The Five Gallon Bucket Hydroelectric Generator is a pico hydroelectric generator housed in a five-gallon bucket. Developed by Sam Redfield to address the lack of commercially available small-scale hydroelectric power in developing countries, the generator is a low-cost, appropriate-technology solution to the problem of supplying electricity to those at the bottom of the economic ladder.
How To Build A Bucket Hydroelectric Generator
The generator is easy to build and easy to maintain. By design, the materials from which the generator is constructed are extremely common. Most of the components used in the generator are readily available just about anywhere in the world. The Five Gallon Bucket Hydroelectric Generator can be manufactured and maintained locally by artisans with limited resources and skills. The generator is made with a modified Toyota alternator and readily available hardware and PVC pipe.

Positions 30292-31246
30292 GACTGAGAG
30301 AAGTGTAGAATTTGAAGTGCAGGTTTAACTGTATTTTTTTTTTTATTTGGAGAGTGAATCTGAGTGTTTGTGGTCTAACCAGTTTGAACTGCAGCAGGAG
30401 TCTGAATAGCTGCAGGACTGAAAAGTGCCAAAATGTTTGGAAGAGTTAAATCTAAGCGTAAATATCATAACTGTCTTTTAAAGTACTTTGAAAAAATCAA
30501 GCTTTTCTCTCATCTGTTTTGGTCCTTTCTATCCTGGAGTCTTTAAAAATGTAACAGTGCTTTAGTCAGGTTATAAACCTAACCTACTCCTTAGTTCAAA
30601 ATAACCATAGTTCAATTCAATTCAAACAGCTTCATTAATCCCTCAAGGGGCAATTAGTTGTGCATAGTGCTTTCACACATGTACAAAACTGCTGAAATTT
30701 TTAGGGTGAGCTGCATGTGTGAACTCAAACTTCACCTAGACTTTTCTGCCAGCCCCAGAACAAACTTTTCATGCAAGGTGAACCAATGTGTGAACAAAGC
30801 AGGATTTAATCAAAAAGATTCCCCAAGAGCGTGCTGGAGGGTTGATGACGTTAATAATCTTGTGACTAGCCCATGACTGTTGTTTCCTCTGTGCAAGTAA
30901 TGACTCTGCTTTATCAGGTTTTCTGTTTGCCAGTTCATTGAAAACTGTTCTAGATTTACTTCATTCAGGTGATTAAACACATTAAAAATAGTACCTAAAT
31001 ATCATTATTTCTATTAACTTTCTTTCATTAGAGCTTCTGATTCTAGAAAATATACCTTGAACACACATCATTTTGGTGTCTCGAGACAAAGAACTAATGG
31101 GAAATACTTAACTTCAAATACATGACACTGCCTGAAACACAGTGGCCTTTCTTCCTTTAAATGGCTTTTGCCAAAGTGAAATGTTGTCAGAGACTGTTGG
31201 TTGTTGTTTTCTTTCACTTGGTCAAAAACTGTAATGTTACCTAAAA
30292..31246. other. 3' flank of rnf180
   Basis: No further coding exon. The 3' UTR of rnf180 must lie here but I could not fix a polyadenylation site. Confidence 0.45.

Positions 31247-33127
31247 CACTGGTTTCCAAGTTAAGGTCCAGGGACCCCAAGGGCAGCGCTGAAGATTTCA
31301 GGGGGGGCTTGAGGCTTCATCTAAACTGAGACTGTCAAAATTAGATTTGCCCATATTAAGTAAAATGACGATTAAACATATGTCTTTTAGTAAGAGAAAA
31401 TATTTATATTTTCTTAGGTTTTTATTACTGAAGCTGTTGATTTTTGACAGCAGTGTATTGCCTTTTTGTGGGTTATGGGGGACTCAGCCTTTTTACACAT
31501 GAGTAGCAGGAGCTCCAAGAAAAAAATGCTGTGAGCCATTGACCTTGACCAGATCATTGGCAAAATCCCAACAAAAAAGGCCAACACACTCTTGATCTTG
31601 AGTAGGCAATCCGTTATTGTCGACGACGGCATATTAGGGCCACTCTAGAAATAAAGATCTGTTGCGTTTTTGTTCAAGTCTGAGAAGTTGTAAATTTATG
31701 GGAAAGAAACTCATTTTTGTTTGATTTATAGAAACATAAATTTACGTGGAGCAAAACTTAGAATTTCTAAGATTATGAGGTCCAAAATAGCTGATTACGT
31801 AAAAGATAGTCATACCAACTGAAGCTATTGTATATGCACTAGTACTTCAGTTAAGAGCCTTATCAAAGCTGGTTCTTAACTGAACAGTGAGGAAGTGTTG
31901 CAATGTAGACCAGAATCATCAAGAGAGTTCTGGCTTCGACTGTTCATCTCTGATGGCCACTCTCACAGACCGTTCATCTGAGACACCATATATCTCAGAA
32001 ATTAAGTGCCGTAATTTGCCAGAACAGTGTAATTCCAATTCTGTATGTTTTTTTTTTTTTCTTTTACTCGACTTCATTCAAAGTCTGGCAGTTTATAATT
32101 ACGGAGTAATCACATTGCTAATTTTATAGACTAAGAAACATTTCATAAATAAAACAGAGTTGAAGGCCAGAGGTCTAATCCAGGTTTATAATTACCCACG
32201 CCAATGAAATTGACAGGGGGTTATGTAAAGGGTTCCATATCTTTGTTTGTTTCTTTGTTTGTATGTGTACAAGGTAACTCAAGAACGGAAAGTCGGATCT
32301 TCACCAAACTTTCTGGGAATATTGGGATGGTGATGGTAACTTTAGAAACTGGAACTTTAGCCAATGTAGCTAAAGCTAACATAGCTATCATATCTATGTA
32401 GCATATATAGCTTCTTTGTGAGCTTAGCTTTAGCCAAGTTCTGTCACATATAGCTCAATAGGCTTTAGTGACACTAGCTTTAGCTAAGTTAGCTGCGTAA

The system is more economical than comparably sized photovoltaic, hydroelectric and wind generation systems.
The Five Gallon Bucket Hydroelectric Generator has been successfully built and installed in Peru and Guatemala. The generators function as charging stations for small clusters of homes.
Used in conjunction with rechargeable batteries, personal headlamps, radios and cell phones, there are no power runs to individual homes. The generator requires very little infrastructure. The energy is used as it is produced, eliminating the need for expensive banks of deep-cycle batteries typically found in solar and wind-turbine installations. The system generates electricity twenty-four hours a day.